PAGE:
Python Training by Dan Bader

Abstract Base Classes in Python

Abstract Base Classes (ABCs) ensure that derived classes implement particular methods from the base class. In this tutorial you’ll learn about the benefits of abstract base classes and how to define them with Python’s built-in abc module.

What the ABC?

So what are Abstract Base Classes good for? A while ago I had a discussion at work about which pattern to use for implementing a maintainable class hierarchy in Python. More specifically, the goal was to define a simple class hierarchy for a service backend in the most programmer-friendly and maintainable way.

We had a BaseService class that defined a common interface and several concrete implementations. The concrete implementations do different things but all of them provide the same interface (MockService, RealService, and so on). To make this relationship explicit, the concrete implementations all subclass BaseService.

To make this code as maintainable and programmer-friendly as possible we wanted to make sure that:

  • instantiating the base class is impossible; and
  • forgetting to implement interface methods in one of the subclasses raises an error as early as possible.

When to Use Python’s abc Module

Now why would you want to use Python’s abc module to solve this problem? The above design is pretty common in more complex systems. To enforce that a derived class implements a number of methods from the base class, something like this Python idiom is typically used:

class Base:
    def foo(self):
        raise NotImplementedError()

    def bar(self):
        raise NotImplementedError()

class Concrete(Base):
    def foo(self):
        return 'foo() called'

    # Oh no, we forgot to override bar()...
    # def bar(self):
    #     return "bar() called"

So, what do we get from this first attempt at solving the problem? Calling methods on an instance of Base correctly raises NotImplementedError exceptions:

>>> b = Base()
>>> b.foo()
NotImplementedError

Furthermore, instantiating and using Concrete works as expected. And, if we call an unimplemented method like bar() on it, this also raises an exception:

>>> c = Concrete()
>>> c.foo()
'foo() called'
>>> c.bar()
NotImplementedError

This first implementation is decent, but it isn’t perfect yet. The downsides here are that we can still:

  • instantiate Base just fine without getting an error; and
  • provide incomplete subclasses—instantiating Concrete will not raise an error until we call the missing method bar().

With Python’s abc module that was added in Python 2.6, we can do better and solve these remaining issues. Here’s an updated implementation using an Abstract Base Class defined with the abc module:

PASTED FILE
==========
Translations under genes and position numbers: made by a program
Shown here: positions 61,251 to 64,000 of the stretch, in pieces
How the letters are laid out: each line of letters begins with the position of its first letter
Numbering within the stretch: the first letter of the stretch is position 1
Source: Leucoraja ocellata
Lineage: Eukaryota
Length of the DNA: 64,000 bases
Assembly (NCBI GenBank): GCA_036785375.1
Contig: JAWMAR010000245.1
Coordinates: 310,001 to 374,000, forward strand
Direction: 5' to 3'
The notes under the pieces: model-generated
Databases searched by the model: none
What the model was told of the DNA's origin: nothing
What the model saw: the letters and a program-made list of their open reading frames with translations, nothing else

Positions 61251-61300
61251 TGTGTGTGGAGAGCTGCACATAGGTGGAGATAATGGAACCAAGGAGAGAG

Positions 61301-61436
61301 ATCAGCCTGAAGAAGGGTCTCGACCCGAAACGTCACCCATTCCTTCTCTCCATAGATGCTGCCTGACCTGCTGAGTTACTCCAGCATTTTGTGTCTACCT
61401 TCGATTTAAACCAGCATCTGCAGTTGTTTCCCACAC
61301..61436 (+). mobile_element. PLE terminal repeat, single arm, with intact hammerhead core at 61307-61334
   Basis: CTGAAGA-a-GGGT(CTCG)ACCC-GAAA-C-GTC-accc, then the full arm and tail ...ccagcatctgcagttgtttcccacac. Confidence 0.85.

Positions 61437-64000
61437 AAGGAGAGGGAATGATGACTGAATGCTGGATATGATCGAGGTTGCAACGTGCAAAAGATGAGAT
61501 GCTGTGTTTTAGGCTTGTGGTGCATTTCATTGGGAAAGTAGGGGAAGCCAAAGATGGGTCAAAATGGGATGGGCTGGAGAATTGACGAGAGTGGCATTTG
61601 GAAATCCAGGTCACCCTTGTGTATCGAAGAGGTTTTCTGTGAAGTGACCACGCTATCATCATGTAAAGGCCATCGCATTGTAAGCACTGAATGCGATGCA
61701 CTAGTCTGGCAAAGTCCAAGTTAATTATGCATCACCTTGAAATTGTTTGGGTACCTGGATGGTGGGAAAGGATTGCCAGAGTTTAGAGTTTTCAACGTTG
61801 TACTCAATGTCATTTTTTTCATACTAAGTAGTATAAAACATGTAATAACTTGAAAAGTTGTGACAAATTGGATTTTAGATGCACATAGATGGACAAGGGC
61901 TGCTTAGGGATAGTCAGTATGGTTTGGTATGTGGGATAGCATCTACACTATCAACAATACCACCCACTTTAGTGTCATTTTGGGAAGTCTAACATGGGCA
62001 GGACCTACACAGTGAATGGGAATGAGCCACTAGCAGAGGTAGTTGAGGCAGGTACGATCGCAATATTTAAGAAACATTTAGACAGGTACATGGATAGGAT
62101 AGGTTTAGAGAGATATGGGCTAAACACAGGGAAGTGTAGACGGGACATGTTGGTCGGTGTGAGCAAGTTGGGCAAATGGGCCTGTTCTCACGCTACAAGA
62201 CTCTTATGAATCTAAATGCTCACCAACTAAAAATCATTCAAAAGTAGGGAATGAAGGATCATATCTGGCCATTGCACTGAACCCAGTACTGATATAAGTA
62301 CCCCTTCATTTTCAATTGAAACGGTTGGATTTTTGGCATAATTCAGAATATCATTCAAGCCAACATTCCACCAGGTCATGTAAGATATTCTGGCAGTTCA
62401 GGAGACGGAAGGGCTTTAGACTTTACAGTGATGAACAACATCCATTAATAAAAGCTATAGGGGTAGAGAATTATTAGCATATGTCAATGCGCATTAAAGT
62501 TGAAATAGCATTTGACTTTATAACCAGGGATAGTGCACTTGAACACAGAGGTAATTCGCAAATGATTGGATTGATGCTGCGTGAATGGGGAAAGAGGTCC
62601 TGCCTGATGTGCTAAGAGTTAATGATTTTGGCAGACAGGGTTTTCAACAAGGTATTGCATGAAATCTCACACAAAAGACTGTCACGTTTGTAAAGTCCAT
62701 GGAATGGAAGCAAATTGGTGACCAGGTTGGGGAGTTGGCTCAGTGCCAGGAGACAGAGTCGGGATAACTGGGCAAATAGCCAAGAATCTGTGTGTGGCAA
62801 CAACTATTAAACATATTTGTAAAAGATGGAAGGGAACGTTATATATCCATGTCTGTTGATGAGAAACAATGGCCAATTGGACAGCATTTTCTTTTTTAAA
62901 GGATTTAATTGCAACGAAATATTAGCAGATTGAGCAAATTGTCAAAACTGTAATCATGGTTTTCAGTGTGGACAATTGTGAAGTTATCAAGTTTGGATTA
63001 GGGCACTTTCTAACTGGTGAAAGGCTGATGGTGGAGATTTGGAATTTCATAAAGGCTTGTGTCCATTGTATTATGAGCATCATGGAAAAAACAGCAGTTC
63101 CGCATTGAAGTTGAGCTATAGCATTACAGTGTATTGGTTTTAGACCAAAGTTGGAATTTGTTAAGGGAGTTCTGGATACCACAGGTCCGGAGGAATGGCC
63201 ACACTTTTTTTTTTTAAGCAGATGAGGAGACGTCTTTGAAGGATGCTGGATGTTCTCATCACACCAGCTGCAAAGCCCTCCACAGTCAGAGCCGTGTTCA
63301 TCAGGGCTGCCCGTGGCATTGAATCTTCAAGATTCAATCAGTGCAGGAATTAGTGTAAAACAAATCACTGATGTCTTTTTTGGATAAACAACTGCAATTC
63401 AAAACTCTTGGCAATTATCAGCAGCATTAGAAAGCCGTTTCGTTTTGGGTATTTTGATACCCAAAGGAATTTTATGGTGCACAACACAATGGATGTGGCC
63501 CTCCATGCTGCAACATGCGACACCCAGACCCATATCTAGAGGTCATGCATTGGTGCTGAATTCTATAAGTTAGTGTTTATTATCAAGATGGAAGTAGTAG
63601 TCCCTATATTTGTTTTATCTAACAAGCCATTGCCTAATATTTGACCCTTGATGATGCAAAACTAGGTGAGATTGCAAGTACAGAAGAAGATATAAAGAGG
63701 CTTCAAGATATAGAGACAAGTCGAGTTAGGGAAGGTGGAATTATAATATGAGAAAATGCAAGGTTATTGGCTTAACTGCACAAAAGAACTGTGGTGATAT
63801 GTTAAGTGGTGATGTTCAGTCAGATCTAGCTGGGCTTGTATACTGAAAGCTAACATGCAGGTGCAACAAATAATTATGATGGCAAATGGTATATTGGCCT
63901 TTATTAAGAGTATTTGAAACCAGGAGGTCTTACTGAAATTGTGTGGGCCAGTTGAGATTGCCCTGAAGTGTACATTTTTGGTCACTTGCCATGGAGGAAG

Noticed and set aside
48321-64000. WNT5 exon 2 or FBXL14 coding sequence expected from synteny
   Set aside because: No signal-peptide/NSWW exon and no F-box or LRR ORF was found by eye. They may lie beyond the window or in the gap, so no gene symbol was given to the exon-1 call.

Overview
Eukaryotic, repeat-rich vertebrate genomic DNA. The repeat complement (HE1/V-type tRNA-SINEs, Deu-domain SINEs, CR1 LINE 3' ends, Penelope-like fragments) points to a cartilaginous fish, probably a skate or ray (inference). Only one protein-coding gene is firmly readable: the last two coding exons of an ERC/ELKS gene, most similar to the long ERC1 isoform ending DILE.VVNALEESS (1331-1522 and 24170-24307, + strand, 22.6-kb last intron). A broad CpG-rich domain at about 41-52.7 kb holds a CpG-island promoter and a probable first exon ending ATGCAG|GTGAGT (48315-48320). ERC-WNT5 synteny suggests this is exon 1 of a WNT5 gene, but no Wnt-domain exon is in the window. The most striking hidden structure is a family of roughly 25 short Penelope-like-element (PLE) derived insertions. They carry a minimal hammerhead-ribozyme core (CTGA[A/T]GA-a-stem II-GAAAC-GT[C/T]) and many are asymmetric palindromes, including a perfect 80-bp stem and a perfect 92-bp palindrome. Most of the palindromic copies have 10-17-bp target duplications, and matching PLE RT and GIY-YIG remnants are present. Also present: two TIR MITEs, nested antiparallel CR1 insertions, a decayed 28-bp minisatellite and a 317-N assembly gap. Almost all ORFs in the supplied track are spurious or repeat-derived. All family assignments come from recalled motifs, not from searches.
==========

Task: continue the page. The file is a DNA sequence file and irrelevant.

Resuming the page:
from abc import ABCMeta, abstractmethod

class Base(metaclass=ABCMeta):
    @abstractmethod
    def foo(self):
        pass

    @abstractmethod
    def bar(self):
        pass

class Concrete(Base):
    def foo(self):
        pass

    # We forget to declare bar() again...

This still behaves as expected and creates the correct class hierarchy:

assert issubclass(Concrete, Base)

Yet, we do get another very useful benefit here. Subclasses of Base raise a TypeError at instantiation time whenever we forget to implement any abstract methods. The raised exception tells us which method or methods we’re missing:

>>> c = Concrete()
TypeError:
"Can't instantiate abstract class Concrete \
with abstract methods bar"

Without abc, we’d only get a NotImplementedError if a missing method was actually called. Being notified about missing methods at instantiation time is a great advantage. It makes it more difficult to write invalid subclasses. This might not be a big deal if you’re writing new code, but a few weeks or months down the line, I promise it’ll be helpful.

This pattern is not a full replacement for compile-time type checking, of course. However, I found it often makes my class hierarchies more robust and more readily maintainable. Using ABCs states the programmer’s intent clearly and thus makes the code more communicative. I’d encourage you to read the abc module documentation and to keep an eye out for situations where applying this pattern makes sense.

ABCs in Python – Key Takeaways

  • Abstract Base Classes (ABCs) ensure that derived classes implement particular methods from the base class at instantiation time.
  • Using ABCs can help avoid bugs and make class hierarchies easier to maintain.
<strong>Object-Oriented Programming in Python</strong>: <em>The 7 Best Learning Resources</em>

Object-Oriented Programming in Python: The 7 Best Learning Resources

Free download—just enter your email address below:

This article was filed under: oop, programming, and python.

Related Articles:
Effective Python Development with Sublime Text

Effective Python Development with Sublime Text
How to get an efficient Sublime Text setup for writing Python that makes you more productive and will be an absolute joy to use:
» Click here to get the free 5 day course

Latest Articles:
Write Clean &amp; Pythonic Code

Write Clean & Pythonic Code

Discover Python's Best Practices With Simple Examples and Start Writing Beautiful + Pythonic Code

» Click Here to Learn More

← Browse All Articles